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Burnaby's Undertold Story of the Year: The drug poisoning crisis

The pandemic has captured the attention of the media and the public in 2020, but the drug poisoning crisis has been around far longer and has been deadlier, yet it's only garnered a fraction of the attention
naloxone
A naloxone kit, part of life-saving harm reduction tools to curb the drug poisoning crisis, which the NOW is calling Burnaby's Undertold Story of 2020.
Pandemic is the dominant word of 2020 – has anyone gone a day since March without hearing, saying or thinking the word?

But another issue has plagued B.C. for far longer than COVID-19 and was even called a public health emergency as far back as 2016. That year saw the beginning of skyrocketing deaths due to what we now call the drug poisoning crisis – one that has seen a number of names, overdose crisis and opioid epidemic among them.

But “drug poisoning crisis” is both more potent and more accurate. It’s not that substance use in and of itself is the cause of the increasing deaths – what changed starting in 2016 is the introduction of fentanyl to the drug supply.

In 2019, as drug toxicity deaths in B.C. dropped significantly, our attention turned elsewhere. But numbers can be deceiving.

A quick glance at the 2019 monthly overdose reports from Fraser Health could have been an early indicator. While deaths declined, ambulance calls to overdoses continued to increase. By the end of 2019, ambulances had responded to 455 suspected overdoses, compared to just 313 in 2018.

And, when the pandemic struck and COVID-related orders overrode harm reduction tactics, that dissonance between ambulance calls and deaths disappeared almost immediately. We don’t have the numbers for all of 2020, yet, but by the end of November last year, drug toxicity deaths in Burnaby had already set a new grim record. Forty-nine lives were lost to this crisis in the first 11 months of the year, among 1,548 throughout B.C.

Indeed, this epidemic has been significantly more deadly than the COVID-19 pandemic, which has seen 946 deaths throughout the province.

This isn’t the Olympics. A life lost to COVID is no less painful than a death to an overdose. But there’s a notable disparity in how the two public health emergencies have been covered.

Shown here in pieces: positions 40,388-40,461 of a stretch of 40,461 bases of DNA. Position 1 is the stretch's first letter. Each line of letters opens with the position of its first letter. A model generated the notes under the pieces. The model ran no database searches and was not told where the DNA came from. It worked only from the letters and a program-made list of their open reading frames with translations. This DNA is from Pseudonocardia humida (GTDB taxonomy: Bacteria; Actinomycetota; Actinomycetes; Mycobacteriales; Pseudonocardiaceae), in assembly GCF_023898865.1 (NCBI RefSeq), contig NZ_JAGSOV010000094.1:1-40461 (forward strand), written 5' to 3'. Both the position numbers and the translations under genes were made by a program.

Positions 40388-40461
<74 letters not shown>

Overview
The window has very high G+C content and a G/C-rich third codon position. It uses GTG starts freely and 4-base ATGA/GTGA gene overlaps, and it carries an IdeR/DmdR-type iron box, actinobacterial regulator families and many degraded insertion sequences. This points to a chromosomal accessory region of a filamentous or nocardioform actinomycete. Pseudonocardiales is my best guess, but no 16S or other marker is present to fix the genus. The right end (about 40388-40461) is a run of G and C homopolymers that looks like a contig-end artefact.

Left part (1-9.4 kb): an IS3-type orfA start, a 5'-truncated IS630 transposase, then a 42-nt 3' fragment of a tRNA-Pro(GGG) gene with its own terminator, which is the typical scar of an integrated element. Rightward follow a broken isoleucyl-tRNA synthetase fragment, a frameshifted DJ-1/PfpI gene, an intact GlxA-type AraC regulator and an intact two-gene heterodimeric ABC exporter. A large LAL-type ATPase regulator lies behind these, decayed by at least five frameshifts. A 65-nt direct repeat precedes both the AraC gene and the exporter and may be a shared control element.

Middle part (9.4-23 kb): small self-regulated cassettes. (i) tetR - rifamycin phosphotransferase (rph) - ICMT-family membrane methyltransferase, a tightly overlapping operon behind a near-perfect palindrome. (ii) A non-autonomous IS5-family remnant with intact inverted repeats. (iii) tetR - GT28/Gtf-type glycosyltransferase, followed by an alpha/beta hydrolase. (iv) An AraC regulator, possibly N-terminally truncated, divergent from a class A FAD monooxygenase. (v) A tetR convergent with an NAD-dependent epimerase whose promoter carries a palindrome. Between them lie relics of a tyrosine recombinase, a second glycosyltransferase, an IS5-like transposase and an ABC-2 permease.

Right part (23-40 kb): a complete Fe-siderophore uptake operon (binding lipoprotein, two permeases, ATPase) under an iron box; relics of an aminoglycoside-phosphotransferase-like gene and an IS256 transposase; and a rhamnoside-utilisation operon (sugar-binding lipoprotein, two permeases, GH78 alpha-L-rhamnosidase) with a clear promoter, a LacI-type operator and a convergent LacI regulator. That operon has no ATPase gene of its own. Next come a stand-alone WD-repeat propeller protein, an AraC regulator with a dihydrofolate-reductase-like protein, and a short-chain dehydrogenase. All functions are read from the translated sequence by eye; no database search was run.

Part of it is likely the novelty of the coronavirus, and certainly part of it is its wide-ranging impacts, from lockdowns to a massive economic downturn. But that latter point is key – those impacts from the pandemic are a result of governments taking the virus seriously.

It might be unfair to say governments haven’t taken the drug poisoning crisis seriously, but the difference between the two is stark. Particularly, there has been a disinclination by federal and provincial governments to heed the advice of police chiefs, public health experts, activists and drug users themselves.

In 2019, Dr. Bonnie Henry – by now a household name thanks to the pandemic and the well-deserved deference she’s received from the provincial government – recommended the province take action to bring in “de facto” decriminalization of drug users. She’s not the only one to chime in on decriminalization – the Canadian Association of Chiefs of Police recommended it last summer, and various other public health officials have done the same.

But neither the federal nor the provincial governments have budged on the issue.

There are some likely factors here. The people affected by COVID range from the poor to the wealthy, from Black and Indigenous people to white people. Those most affected by the drug poisoning crisis, however, tend to be poorer and to be Black or Indigenous.

But another factor in this is likely the lack of attention this crisis has gotten from the media. And that’s why it’s important to consider not only the massive headlines that cry out from newspapers’ front pages but also those that may be hidden deeper inside.

And it’s why the drug poisoning crisis is the undertold story of 2020.

Follow Dustin on Twitter: @dustinrgodfrey
Send him an email: dgodfrey@burnabynow.com